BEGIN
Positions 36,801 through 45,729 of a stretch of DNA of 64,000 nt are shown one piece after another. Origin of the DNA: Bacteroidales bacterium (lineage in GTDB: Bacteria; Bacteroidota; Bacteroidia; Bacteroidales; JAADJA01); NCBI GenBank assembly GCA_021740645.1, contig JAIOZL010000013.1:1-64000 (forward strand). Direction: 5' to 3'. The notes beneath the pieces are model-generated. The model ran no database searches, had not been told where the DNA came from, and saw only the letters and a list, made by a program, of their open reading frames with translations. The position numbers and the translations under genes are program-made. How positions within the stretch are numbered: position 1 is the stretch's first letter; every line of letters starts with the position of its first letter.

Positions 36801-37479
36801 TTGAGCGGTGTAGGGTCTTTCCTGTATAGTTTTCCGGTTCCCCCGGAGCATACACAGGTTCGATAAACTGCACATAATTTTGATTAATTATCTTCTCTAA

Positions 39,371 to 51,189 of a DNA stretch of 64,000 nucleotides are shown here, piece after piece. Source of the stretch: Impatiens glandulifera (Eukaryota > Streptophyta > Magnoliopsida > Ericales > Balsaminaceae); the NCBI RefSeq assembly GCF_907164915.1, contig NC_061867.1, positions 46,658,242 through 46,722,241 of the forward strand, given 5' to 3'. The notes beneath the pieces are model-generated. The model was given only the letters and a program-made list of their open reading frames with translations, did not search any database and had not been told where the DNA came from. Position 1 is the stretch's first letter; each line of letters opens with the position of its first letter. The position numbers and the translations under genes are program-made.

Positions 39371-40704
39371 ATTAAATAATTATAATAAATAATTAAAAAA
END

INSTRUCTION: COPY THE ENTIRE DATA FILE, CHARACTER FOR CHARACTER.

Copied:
Positions 36,801 through 45,729 of a stretch of DNA of 64,000 nt are shown one piece after another. Origin of the DNA: Bacteroidales bacterium (lineage in GTDB: Bacteria; Bacteroidota; Bacteroidia; Bacteroidales; JAADJA01); NCBI GenBank assembly GCA_021740645.1, contig JAIOZL010000013.1:1-64000 (forward strand). Direction: 5' to 3'. The notes beneath the pieces are model-generated. The model ran no database searches, had not been told where the DNA came from, and saw only the letters and a list, made by a program, of their open reading frames with translations. The position numbers and the translations under genes are program-made. How positions within the stretch are numbered: position 1 is the stretch's first letter; every line of letters starts with the position of its first letter.

Positions 36801-37479
36801 TTGAGCGGTGTAGGGTCTTTCCTGTATAGTTTTCCGGTTCCCCCGGAGCATACACAGGTTCGATAAACTGCACATAATTTTGATTAATTATCTTCTCTAA

Positions 39,371 to 51,189 of a DNA stretch of 64,000 nucleotides are shown here, piece after piece. Source of the stretch: Impatiens glandulifera (Eukaryota > Streptophyta > Magnoliopsida > Ericales > Balsaminaceae); the NCBI RefSeq assembly GCF_907164915.1, contig NC_061867.1, positions 46,658,242 through 46,722,241 of the forward strand, given 5' to 3'. The notes beneath the pieces are model-generated. The model was given only the letters and a program-made list of their open reading frames with translations, did not search any database and had not been told where the DNA came from. Position 1 is the stretch's first letter; each line of letters opens with the position of its first letter. The position numbers and the translations under genes are program-made.

Positions 39371-40704
39371 ATTAAATAATTATAATAAATAATTAAAAAA